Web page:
Is it year-end list time already?! Every year it seems the lists inch forward ever so slightly (because fuck December, right). But actually I'm jumping the gun just for the sake of scheduling and am gonna be quickly running through my ten favorite albums of the year now. Ten might not seem like much, but what do you expect from the cynical bastard who writes It Came from Bandcamp? At any rate, here's what I dug most this year and I hope you dig them at least a little bit too:
The Top 10
On Universal Themes, Mark Kozelek and co. continue to seek fulfillment in the mundane details of everyday life through winding, tangential songwriting. As always, the sentimentality of the music may come off to some as corny, but after dozens of listens this remains one of the most powerful experiences I've had with a singer-songwriter album. A pity that it has been widely unsung just because Mark wouldn't let himself be bent over by the bratty press...
Even though I saw it coming from a mile away, I'm still a little salty about Anthony's Skid Row review that went up yesterday. Yeah, James always impresses as a conceptual artist, but you don't exactly have to be a gallery-goer to feel the many jams he turns out on this project. The arrangements might be off-kilter, but I find the whole thing to be just as intricate and catchy as it is thought-provoking. Pop album of the year — suck it, Anthony!
Frozen Niagara Falls is the sound of Dominick Fernow grappling with romance and religion against the backdrop of a frostbitten urban hellscape. Spanning the extreme music spectrum from death industrial to harsh noise, this double-album can be described as easy listening only when compared to the sadomasochistic standard set by past works in Fernow and his power noise affiliates' discographies. I think it can also be described as a masterpiece.
If you make it through the subdued intro of Amorphous Spores, you will be rewarded with some of the most mind-bending EAI to be crafted in years. The marriage of Kawaguchi's homemade instruments and Kawasaki's electronics has resulted in something playful and seriously far out, at least to my ears.
In Light of Shadows is a beautiful and meditative work of laptop electronics from distinguished free improviser Ikue Mori. A great chill-out album, it is without a doubt my most enjoyed Tzadik release of the year and is gradually becoming my favorite of hers.
Making the Björk birthday playlist a week ago sort of got me back in the mood for this album. Vulnicura is certainly her most harrowing and heartbreaking project to date and under the right conditions it actually does strike me as her most potent work. I don't picture myself listening to it as frequently as the rest of her catalog, but my heart will probably skip a beat here and there whenever I do.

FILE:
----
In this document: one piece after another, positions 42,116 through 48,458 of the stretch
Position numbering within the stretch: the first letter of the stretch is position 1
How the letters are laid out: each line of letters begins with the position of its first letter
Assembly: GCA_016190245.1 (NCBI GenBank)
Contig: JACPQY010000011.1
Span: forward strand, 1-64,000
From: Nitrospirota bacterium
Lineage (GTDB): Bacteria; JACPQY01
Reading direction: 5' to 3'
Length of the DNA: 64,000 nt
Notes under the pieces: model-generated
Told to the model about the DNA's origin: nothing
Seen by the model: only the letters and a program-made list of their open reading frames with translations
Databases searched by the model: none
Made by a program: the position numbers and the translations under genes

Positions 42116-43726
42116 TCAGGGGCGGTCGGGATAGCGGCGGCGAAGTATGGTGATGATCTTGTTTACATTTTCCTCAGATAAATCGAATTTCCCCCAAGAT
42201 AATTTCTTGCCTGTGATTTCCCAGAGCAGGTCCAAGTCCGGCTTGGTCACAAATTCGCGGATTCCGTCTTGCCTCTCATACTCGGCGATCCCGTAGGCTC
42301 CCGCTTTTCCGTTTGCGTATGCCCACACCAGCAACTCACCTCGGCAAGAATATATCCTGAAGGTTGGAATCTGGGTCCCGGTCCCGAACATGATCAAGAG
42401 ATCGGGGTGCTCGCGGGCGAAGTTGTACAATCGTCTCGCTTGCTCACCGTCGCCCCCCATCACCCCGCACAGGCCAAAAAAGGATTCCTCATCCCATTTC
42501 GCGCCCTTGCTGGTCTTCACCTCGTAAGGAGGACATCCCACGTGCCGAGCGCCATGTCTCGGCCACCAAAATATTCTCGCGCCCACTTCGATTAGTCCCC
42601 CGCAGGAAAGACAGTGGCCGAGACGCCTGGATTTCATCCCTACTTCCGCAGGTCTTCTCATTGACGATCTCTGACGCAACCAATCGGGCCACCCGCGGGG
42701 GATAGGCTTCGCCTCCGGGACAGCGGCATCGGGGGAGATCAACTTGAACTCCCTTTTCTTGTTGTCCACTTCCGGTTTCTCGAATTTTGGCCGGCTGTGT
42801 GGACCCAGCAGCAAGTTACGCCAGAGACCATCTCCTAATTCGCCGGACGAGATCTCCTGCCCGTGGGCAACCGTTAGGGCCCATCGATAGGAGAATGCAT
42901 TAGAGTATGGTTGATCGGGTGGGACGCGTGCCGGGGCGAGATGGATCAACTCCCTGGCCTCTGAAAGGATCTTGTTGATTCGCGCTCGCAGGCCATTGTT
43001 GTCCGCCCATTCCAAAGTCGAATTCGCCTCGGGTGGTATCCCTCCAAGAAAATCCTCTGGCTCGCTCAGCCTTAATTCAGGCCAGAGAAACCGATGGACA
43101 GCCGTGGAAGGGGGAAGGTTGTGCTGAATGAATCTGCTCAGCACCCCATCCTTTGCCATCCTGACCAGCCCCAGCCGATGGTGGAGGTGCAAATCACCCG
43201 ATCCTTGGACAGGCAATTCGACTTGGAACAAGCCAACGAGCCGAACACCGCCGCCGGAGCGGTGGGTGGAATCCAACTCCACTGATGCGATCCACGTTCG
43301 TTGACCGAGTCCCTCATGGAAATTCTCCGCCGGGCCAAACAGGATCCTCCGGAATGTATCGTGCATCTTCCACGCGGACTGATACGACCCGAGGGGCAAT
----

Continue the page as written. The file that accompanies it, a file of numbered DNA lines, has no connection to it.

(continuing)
I found Replica and R Plus Seven to be moving albums in their own right, but never did I expect to call the abstract electronic stylings of Oneohtrix Point Never "visceral," let alone "angsty." Garden of Delete really has teeth, though! Much respect to Daniel for making such a forceful statement this time around. [Important Note: My copy of GoD has the correct track order.]
While to some extent I appreciate the transevangelical concept behind the music of American Drift, I have to admit my general disinterest in identity politics. So, I respect Elysia Crampton primarily for her compositional chops — the progressive crunk and digital cumbia soundscapes on this album drawing me in immediately.
Zamknęły się oczy ziemi is the second and last album by genre-defying singer-songwriter Kuba Ziołek under the name Stara Rzeka. An 80-minute concoction of avant-folk, krautrock, drone, and just a pinch of black metal, it's one hell of a closing chapter. Gotta agree with Anthony on this being the year of the double and triple album.
My favorite metal release of the year has to be this latest offering from Peste Noire. I do prefer the band when they are at their most overblown, namely on their 2011 magnum opus L’Ordure à l’état Pur, but a lot of bite and eccentricity remains on this more stripped-back, repetitive effort. The last two tracks I find to be particularly compelling.
I also wanna give a shout-out to The Golden Communion, ex-Coil member Thighpaulsandra's two-hour return to full-length solo recording after nearly a decade. It's the sort of grand and strange statement that's come to be expected of him, but with a fresh coat of gold paint.
This record came out at the very end of last year, but I didn't get around to hearing it until recently. Food Court is what happens when a group of Australian free improvisers decide to take on a 14th century French choral composition (twice). Yeah, it's pretty wonderful.
EDIT: I originally had LUM's tremendous Third Side of Tape compilation in this spot but his last project Oblivion Access has finally dropped and it's pretty much everything I could've hope for - the Richmond rapper's gritty flow and abstract lyricism backed by strange instrumentals that're often tinged with electroacoustic wankery. Rest in pus.
And there you have it: 2015 in a nutshell, as far as I care. Thanks for reading! <3